Minimally invasive robotic surgery

UCAS code: H160
ECTS: 240
Start date: October 2017
Duration: 4 years full-time

LocationSouth Kensington

Bioengineering brings together engineering, biology and medicine, and applies engineering principles to biological and medical problems.

With an ageing population and advances in technology, molecular bioengineering plays an integral role in global issues such as healthcare and well-being.

About the course

Overview

Our four-year MEng degree in Molecular Bioengineering utilises a strong engineering approach to focus on understanding the links between molecules, cells, tissues, organs and limbs generating function, health and disease.

The Department offers a number of courses. The main difference between this course and our Biomedical Engineering degree is that Biomedical Engineering takes a top down approach, looking first at the whole organism, injury or problem and then working down to a cellular level.

By contrast, Molecular Bioengineering takes a bottom-up approach, first looking at cells and molecules, then building up from tissues, organs to the whole organism or human.

The Molecular Bioengineering programme offers extensive laboratory time developing cell culture, molecular biology and chemistry skills. The Biomedical Engineering programme, meanwhile, offers the chance to develop a deeper understanding of electrical or mechanical engineering, through mechanics/electrical workshops and computational laboratory sessions.

By taking an interdisciplinary approach, incorporating engineering, biology and chemistry, you will seek to understand how vital molecular level interactions can benefit human health and well-being.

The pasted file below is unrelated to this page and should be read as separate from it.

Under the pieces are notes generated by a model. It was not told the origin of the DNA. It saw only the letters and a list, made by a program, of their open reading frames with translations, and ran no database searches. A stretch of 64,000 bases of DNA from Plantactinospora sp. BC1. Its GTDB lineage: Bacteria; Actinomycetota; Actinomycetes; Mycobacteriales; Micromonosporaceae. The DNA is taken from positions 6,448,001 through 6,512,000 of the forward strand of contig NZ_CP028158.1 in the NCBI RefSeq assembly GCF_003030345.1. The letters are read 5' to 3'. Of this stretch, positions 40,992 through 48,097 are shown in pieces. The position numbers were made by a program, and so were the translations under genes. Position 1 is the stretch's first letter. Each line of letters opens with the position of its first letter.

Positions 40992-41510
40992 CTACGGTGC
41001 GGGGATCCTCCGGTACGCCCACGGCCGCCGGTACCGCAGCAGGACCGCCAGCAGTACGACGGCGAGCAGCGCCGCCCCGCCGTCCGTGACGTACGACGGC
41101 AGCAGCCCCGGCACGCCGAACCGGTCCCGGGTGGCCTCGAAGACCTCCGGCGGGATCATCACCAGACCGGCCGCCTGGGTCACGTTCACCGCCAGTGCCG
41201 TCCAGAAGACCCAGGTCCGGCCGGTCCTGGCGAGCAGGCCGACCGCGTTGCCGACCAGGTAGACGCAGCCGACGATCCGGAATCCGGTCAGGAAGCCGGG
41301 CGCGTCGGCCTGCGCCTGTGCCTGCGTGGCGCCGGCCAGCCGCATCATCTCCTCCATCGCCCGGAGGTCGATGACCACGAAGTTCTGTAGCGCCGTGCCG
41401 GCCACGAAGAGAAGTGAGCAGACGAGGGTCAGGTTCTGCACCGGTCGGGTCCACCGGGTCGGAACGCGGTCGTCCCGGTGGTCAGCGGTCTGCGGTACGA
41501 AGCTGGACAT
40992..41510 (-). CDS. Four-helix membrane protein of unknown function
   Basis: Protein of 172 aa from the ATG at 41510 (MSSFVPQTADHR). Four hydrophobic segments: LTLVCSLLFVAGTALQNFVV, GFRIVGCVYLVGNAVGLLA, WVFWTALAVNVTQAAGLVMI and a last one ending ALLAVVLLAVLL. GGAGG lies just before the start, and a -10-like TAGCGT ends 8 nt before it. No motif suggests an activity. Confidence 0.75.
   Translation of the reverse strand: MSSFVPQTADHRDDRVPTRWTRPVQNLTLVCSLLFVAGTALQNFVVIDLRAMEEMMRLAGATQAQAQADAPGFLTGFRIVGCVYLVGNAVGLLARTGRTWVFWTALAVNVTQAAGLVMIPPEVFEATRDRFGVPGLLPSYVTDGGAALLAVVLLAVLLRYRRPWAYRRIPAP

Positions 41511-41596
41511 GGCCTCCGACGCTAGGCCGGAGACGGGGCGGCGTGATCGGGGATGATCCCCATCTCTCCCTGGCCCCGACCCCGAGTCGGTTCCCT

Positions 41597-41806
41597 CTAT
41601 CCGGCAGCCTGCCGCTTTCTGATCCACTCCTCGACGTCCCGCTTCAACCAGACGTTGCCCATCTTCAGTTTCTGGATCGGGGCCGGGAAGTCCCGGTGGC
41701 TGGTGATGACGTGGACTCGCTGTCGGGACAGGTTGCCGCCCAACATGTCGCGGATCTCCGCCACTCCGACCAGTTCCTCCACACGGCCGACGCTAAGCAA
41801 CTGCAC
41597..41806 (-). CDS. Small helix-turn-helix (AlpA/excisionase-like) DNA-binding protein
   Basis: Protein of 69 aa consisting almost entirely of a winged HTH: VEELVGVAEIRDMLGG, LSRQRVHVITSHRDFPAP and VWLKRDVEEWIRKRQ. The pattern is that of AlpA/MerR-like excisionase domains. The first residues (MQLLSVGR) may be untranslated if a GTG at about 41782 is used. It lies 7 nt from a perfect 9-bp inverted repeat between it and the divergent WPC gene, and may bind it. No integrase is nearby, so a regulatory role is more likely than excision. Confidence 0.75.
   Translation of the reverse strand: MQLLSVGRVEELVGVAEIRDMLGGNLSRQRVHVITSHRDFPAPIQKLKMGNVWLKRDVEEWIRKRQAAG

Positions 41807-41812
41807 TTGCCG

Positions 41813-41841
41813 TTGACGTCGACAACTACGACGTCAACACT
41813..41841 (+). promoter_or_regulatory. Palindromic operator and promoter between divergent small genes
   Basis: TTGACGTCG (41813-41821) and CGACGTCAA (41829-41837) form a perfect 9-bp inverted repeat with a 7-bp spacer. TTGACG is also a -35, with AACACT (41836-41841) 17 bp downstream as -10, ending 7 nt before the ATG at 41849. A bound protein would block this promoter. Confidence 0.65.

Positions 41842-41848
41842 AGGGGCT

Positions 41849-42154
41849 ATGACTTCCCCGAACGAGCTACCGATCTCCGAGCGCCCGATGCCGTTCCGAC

You will develop a specialist understanding of biochemical, physiological and biological processes coupled with advanced practical laboratory skills in chemical biology, molecular biology, synthetic biology, analytical sciences, microfluidics and device engineering.

You will specialise further by completing a research project in your field of interest, and write a thesis on your findings.

Structure

Modules shown are for the current academic year, and are subject to change depending on your year of entry.

Please note that not all combinations of optional modules may be possible due to timetabling constraints.


Year 1

Core modules

You take all of the core modules from the list below.

  • Bioengineering in Action
  • Biomolecular Engineering 1
  • Digital Logic and Programming
  • Mathematics 1
  • Mechanical and Electrical Engineering mini-modules
  • Medical Science 1
  • Molecular Bioengineering Laboratories 1
  • Molecules Cells and Processes 1
  • Thermodynamics and Kinetics

Year 2

Core modules

You take all of the core modules from the list below.

  • Analytical Sciences
  • Biomolecular Engineering 2
  • Mathematics 2
  • Medical Science 2
  • Molecular Bioengineering Design Project
  • Molecular Bioengineering Laboratories 2
  • Molecules, Cells and Processes 2
  • Signals and Control

Year 3

Core modules

You take all of the core modules from the list below.

  • Bioengineering solutions for cancer
  • Biomaterials
  • Group Project
  • Modelling in Biology
  • Probability and Statistics for Bioengineering
  • Synthetic Biology
Optional modules

You choose three optional modules from the lists below, with no more than one module from Group 2.

Group 1
  • Biomimetics
  • Image processing
  • Tissue Engineering and Regenerative Medicine
  • Business for Professional Engineers and Scientists
  • Inter-Departmental Exchange
Group 2
  • Business for Professional Engineers and Scientists
  • Imperial Horizons

Year 4

Core modules
  • Individual Project
Optional modules

You choose three optional modules from the lists below, with no more than one module from Group 2.

Group 1
  • Advanced Chemical Sensors
  • Advanced Medical Imaging
  • Advanced Physiological Monitoring and Data Analysis
  • Advanced Synthetic Biology
  • Biomedical Imaging
  • Medical Device Entrepreneurship
  • Business for Professional Engineers and Scientists
  • Imperial Horizons
Group 2
  • Business for Professional Engineers and Scientists
  • Imperial Horizons

Teaching and assessment